E.A. Sports Today

A Miller’s tale

Pleasant Valley’s Miller does double duty, using his legs to help the Raiders cross country and football teams

By Al Muskewitz
East Alabama Sports Today

JACKSONVILLE – Matisse Miller is definitely a man on the move and answering the starter’s gun on Saturday mornings is only the half of it.

Between the demands of playing for the Pleasant Valley football team and running on the Raiders’ cross country team, it’s a wonder the senior has time for anything else.

Take last weekend for example. He did all the kicking in PV’s 21-13 loss to Ohatchee on Friday and less than 12 hours later was turning in the fastest Class 3A 5K in the state this season in helping the PV runners win the small-school race in the Scottsboro Invitational.

Miller played multiple sports growing up. He was always the fastest player on his soccer team and then was a distance swimmer. When he got to the ninth grade he told one of his friends if he could compete in every sport the school offered he’d try to do it.

And then “this track thing” came along. Ironically, he was determined not to be a long-distance runner, but you know what they say about best-laid plans.

Miller added football to his routine in 10th grade. He dropped the cross-country that year, but continued running track. Last year he was part of the Raiders’ football program but didn’t play and ran cross-country. This year, he is doing both.

“It’s my senior year,” he explained. “I’m never stepping on a football field again in my life (after this season) – I knew from the get-go I’m not a collegiate kicker – but I don’t want to look back 10 or 20 years from now, or even next year, and say what I would give to go out there one more time.”

He does have enough leg, though. He kicked a 52-yard field goal at camp this summer and a 48-yarder in pads at practice. So far this season he didn’t play in the opener, had three kicks blocked by Gaston, didn’t kick any against Wellborn and kicked one extra point against Ohatchee.

The 16:42.09 he ran in Scottsboro was more than a minute faster than either of his two races earlier this year and nearly a minute faster than his previous competitive personal best, a 17:33 last year at St. Clair County. And he did it on a knee that was still sore from contact on an extra point the night before.

He was running fifth, some 20 seconds off the lead, at the two-mile mark, but reached back to his 800 training and starting picking off the runners in front of him. He finally passed the leader and left him in his dust.

“It definitely caught me off guard; I never fathomed I could run that fast,” Miller said. “But coach Hood has never been wrong; he always calls my races. He knows where my training is at; he said I know you can break 17, but if you’re gonna do it, you’ve gotta do it. My goal is to break 16 and if I want to break 16, by the third or fourth race I need to get to the mid- to upper-16s.”

Juggling both sports has kept his day-planner full. It’s been a routine he’s followed since Aug. 9.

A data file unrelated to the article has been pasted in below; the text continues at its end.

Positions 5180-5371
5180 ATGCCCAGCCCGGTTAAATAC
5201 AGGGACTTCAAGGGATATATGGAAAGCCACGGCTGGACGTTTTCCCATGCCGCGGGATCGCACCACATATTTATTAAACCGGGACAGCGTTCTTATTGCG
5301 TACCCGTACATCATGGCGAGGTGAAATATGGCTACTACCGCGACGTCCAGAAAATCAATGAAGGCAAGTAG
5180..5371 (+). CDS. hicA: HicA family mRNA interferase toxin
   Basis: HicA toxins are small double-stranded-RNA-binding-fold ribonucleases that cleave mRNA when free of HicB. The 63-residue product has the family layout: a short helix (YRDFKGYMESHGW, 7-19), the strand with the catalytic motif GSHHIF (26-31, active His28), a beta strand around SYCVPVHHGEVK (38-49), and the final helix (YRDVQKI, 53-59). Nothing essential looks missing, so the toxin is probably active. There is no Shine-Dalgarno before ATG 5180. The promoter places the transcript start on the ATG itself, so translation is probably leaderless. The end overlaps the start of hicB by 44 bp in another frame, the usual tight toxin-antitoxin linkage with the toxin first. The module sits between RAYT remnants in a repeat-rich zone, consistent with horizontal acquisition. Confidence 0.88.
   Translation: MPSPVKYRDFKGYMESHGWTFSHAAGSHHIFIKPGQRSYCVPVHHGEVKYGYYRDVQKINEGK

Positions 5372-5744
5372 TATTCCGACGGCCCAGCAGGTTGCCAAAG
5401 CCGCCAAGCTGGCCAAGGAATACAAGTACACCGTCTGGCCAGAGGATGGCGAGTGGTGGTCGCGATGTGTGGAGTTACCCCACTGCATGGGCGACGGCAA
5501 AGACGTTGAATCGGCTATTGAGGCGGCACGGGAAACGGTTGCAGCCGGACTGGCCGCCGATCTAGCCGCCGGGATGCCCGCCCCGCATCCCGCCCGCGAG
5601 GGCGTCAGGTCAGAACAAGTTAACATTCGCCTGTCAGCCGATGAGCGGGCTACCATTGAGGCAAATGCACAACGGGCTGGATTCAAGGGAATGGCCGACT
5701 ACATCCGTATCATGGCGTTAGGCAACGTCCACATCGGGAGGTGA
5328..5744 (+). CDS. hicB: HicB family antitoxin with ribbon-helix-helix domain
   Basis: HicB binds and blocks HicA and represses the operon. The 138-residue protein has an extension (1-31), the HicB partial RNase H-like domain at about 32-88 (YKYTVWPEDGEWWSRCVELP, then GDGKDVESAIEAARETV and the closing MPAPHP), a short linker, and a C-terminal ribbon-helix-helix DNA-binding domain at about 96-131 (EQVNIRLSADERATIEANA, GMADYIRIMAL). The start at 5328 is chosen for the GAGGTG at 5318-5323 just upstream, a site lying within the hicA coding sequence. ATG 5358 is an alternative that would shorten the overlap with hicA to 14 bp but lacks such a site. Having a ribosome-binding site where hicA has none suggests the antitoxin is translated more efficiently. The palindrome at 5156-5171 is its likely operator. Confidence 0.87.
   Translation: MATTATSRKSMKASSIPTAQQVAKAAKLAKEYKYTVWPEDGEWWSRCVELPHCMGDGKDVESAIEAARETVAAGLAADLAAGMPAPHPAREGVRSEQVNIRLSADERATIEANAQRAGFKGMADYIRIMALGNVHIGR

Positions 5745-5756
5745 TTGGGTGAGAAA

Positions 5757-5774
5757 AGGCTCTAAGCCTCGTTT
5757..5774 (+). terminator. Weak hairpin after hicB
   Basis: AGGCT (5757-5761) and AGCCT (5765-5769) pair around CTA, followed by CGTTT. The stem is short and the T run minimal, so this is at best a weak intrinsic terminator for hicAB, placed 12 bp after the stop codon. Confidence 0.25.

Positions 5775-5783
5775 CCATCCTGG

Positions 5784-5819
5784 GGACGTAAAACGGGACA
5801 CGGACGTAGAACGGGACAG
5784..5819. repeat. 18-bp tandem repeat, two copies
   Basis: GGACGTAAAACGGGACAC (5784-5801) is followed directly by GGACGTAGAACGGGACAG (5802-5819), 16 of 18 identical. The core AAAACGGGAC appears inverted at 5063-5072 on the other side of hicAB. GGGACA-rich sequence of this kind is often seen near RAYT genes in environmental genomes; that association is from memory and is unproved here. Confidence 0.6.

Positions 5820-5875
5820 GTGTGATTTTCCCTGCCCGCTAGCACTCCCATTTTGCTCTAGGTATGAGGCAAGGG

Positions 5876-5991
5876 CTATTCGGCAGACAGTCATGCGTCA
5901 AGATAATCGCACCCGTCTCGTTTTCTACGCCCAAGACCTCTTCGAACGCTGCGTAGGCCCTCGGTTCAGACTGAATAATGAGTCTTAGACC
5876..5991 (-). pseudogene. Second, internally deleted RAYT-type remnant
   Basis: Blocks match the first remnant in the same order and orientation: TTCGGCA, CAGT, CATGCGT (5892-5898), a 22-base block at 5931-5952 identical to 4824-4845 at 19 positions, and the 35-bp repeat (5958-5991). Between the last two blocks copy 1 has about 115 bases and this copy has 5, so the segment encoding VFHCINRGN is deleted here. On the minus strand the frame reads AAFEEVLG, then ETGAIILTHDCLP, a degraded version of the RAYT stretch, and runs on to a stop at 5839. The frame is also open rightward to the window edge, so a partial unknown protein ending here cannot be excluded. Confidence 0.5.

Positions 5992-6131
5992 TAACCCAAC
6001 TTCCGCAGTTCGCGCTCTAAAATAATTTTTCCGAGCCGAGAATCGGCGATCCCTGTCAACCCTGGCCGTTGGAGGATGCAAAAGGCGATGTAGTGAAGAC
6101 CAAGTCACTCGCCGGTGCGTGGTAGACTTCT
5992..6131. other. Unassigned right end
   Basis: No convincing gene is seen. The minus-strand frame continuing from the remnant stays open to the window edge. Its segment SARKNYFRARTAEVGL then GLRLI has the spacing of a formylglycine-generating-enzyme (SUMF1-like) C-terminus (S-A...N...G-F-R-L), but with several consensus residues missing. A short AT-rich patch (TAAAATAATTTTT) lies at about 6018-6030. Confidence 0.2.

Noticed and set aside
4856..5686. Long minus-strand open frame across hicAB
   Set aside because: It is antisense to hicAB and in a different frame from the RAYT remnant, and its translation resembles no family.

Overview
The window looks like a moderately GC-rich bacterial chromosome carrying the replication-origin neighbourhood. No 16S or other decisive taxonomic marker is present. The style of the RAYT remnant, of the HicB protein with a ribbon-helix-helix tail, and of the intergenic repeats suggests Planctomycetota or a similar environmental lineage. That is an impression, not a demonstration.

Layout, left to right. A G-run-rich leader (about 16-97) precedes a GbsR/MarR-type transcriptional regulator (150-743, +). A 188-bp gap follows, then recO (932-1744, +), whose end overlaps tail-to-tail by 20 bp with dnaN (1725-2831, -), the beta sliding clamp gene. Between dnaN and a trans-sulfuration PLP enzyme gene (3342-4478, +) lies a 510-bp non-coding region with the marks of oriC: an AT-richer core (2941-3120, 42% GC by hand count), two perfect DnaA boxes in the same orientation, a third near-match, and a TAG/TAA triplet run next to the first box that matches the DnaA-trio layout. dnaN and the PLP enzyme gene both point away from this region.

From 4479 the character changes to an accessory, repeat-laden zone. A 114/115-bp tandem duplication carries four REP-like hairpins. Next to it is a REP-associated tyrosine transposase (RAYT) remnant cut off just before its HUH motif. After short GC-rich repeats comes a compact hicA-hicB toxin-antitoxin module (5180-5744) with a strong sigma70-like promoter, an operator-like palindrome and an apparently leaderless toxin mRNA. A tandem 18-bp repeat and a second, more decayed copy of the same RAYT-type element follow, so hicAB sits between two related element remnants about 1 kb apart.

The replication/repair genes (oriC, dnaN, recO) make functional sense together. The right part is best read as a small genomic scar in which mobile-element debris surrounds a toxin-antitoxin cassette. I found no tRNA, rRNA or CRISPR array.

On Monday he runs before school starts depending on how he feels and the weather. During the first part of the week he’s go to cross-country practice right after school and as soon as it finishes he puts on the pads and heads to the football field.

Thursdays are a walk-through day for football and a speed-work day for the runners. His football teammates come down to the track to cheer him through and “that’s a booster to me having my buddies out there screaming at me,” he said.

On football Fridays he’ll run a brisk jog with the cross-country team, then head up to the field house for pre-game meal and final game prep. On Saturday he’s up early for the ride to the race and once he returns home he’ll relax, stretch and “go about my business.” He used to run additional miles after a race to unwind, but has given up that practice this season.

Don’t think Sunday is a day of rest. Usually, he’s up at Jacksonville State putting in about five miles.

“Because the worst thing to do is stop running; make sure your body stays in motion,” he said. “Sometimes a day off is good. If you’re not hurting then the best thing to do is keep running.”

He said both of his head coaches are understanding and supportive of his participation in the other sports.

“(Football) Coach (Jonathan) Nix is very understanding,” Miller said. “We talked about it and he was like I’m not oblivious to the fact cross-country is your primary objective. I know you love football, I know you love kicking, but I do understand your first priority is cross-country; you’re going to college for that.

“(Cross-country) Coach (Brad) Hood thinks it’s cool. He’s always been very supportive. I’ve had the pleasure to run cross-country and track with him every since I started. We’ve gotten real close, closer than runner to a coach. He told me about (pro baseball player) Todd Cunningham, who ran for him at Jacksonville, so I’m not the first runner for Coach Hood who has done this, so he kind of already knows what’s going to happen.”

He’ll have more of the same this week. He’ll be kicking Friday night when the Raiders take on state power Piedmont in football and then Saturday morning he’ll run on a brand new course in Lineville at Clay Central’s race.

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